Declining snowpack from Utah to Pennsylvania will make it harder to find reliable water in the backcountry, enjoy decent ski runs, and paddle classic rivers.
For hikers, a snow-draped peak is a summit goal, a perfect photograph, or a tantalizing daydream. What we sometimes forget is snow's critical role in sustaining life on earth. Water released from melting ice and snow supports plants, wildlife, and millions of human beings from L.A. to Boston. But as global warming continues to melt glaciers, spawn more winter rain, and dissolve snow earlier in the spring, the runoff that flows over Yosemite Falls–and out of your faucet–may slow to a trickle. Here are the factors threatening snowpack and the water it generates.
 Melting up high
Rising alpine temperatures are causing mountain snow to melt faster, which means less groundwater to supply late-season runoff for many Western drainages. Although some precipitation flows directly into streams and lakes, a significant portion leaches into the ground to recharge subterranean aquifers and rivers. This groundwater can seep through rock layers for years before it returns to the surface, providing a slow-release reservoir that keeps mountain streams flowing in summer and fall. "More than half the water flowing over Yosemite Falls has been underground for more than 10 years," says Mike Dettinger, a USGS hydrologist. "Without it," he adds, "the falls would slow to a trickle soon after the spring melt."
 Freezing ground
Frozen soil can block meltwater from infiltrating the ground, keeping more runoff on the surface and increasing the probability of erosion and floods. During a typical winter, heavy snow insulates the ground and prevents it from freezing. But when drifts are patchy or shallow, or temperatures fluctuate rapidly, a layer of surface frost can develop and block water penetration. Global warming could increase occurrences of surface frost by thinning snowpack at lower elevations and producing spring thaws and rainstorms that wash away the snow before the soil warms up.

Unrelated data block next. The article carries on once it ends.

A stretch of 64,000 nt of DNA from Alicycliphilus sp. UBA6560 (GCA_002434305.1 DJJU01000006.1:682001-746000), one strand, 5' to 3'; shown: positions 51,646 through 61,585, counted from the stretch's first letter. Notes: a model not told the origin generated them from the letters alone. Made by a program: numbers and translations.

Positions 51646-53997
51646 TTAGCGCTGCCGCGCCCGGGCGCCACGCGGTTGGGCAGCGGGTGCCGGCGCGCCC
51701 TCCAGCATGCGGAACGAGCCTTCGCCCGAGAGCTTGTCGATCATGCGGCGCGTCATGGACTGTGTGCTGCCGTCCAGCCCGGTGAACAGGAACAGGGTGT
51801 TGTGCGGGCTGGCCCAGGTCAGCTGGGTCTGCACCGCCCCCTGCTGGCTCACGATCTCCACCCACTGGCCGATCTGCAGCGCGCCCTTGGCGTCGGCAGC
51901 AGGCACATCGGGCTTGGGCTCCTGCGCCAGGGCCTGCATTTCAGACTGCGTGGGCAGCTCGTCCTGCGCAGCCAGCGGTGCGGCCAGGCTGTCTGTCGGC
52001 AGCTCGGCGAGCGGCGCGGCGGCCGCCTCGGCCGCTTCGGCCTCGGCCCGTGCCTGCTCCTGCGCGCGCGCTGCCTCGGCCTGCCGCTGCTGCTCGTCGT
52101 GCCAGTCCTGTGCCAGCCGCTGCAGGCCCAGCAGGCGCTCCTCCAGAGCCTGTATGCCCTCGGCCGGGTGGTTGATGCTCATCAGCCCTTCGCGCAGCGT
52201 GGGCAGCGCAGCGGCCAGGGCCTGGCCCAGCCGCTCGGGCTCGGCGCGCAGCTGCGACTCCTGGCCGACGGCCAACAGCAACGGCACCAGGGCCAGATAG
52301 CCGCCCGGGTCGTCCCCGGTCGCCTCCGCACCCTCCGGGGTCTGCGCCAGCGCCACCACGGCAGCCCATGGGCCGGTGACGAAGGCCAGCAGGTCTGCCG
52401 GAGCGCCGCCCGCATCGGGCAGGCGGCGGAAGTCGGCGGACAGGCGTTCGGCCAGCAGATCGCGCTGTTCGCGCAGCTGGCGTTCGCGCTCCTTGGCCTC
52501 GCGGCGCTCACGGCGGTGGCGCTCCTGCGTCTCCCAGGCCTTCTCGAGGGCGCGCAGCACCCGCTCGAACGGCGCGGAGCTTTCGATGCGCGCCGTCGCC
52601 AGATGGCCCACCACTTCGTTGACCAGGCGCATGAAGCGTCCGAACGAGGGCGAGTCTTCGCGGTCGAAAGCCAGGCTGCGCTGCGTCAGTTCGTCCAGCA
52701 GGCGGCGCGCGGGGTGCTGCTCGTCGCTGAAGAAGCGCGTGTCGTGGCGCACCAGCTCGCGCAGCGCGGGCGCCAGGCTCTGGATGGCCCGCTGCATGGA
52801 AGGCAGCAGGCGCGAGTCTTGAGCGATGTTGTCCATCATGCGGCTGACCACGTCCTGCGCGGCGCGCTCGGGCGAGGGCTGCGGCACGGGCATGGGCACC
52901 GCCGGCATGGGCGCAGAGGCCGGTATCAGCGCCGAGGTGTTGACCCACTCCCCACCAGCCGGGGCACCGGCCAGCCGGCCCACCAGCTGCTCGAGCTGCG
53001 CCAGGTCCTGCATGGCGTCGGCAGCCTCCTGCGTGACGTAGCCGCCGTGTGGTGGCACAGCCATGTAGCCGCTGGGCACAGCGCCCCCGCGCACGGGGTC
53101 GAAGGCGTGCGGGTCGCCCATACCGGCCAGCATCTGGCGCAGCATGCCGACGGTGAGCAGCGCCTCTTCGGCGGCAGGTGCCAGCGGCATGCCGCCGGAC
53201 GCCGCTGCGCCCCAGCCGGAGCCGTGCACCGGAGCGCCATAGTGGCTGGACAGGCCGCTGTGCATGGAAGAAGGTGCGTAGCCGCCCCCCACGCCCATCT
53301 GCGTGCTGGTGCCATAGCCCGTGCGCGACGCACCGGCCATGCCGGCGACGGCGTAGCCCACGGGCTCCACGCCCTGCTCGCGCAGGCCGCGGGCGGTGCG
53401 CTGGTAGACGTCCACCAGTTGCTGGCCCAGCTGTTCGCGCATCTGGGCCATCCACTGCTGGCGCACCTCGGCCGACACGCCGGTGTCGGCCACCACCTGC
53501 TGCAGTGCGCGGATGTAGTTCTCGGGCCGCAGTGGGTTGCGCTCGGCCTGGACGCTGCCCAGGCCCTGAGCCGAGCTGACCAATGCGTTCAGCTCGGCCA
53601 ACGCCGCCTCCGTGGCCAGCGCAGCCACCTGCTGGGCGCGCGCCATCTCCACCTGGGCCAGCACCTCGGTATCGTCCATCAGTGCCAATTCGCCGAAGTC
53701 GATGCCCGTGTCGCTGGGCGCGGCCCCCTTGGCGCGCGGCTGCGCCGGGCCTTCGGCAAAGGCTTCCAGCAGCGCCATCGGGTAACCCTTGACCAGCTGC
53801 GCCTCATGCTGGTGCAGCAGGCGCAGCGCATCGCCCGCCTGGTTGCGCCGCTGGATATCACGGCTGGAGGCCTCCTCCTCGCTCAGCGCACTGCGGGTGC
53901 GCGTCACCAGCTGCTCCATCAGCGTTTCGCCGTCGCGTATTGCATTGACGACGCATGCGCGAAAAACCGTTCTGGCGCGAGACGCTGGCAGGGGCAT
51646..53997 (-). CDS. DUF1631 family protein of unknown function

Darkening snow
Fresh snow reflects 90 percent of the solar radiation that hits it. But snow darkened by pollution and dust melts earlier and faster, according to Thomas Painter, a hydrologist with the National Snow and Ice Data Center. His fieldwork in Colorado's San Juan Mountains showed that dust-covered snow melted 25 days earlier than clean snow in 2005, and 30 days earlier in 2006, following a surge in dust storms. Most of the dust blew in from the adjacent Colorado Plateau, but some storms originated in China. Painter is concerned that large dust storms could become more frequent as global warming makes landscapes more arid, creating a positive-feedback loop that darkens and melts Rocky Mountain snow a bit earlier each spring.
 Accelerating runoff
In Western streams, peak runoff–the date when snowmelt is at its highest level–has sprung forward by almost 3 weeks in the last 50 years, according to the USGS. It's happening because average temperatures in winter and spring are rising faster than in other seasons. This warmer, moister air results in more winter rainstorms that turn snow to slush. The Pacific Northwest has seen the biggest shift in peak runoff, but drainages in the Sierra, Rockies, and southeast Alaska are experiencing similar cycles. Across the West, these changes are causing larger spring floods, plus reduced stream flow during the drier summer months.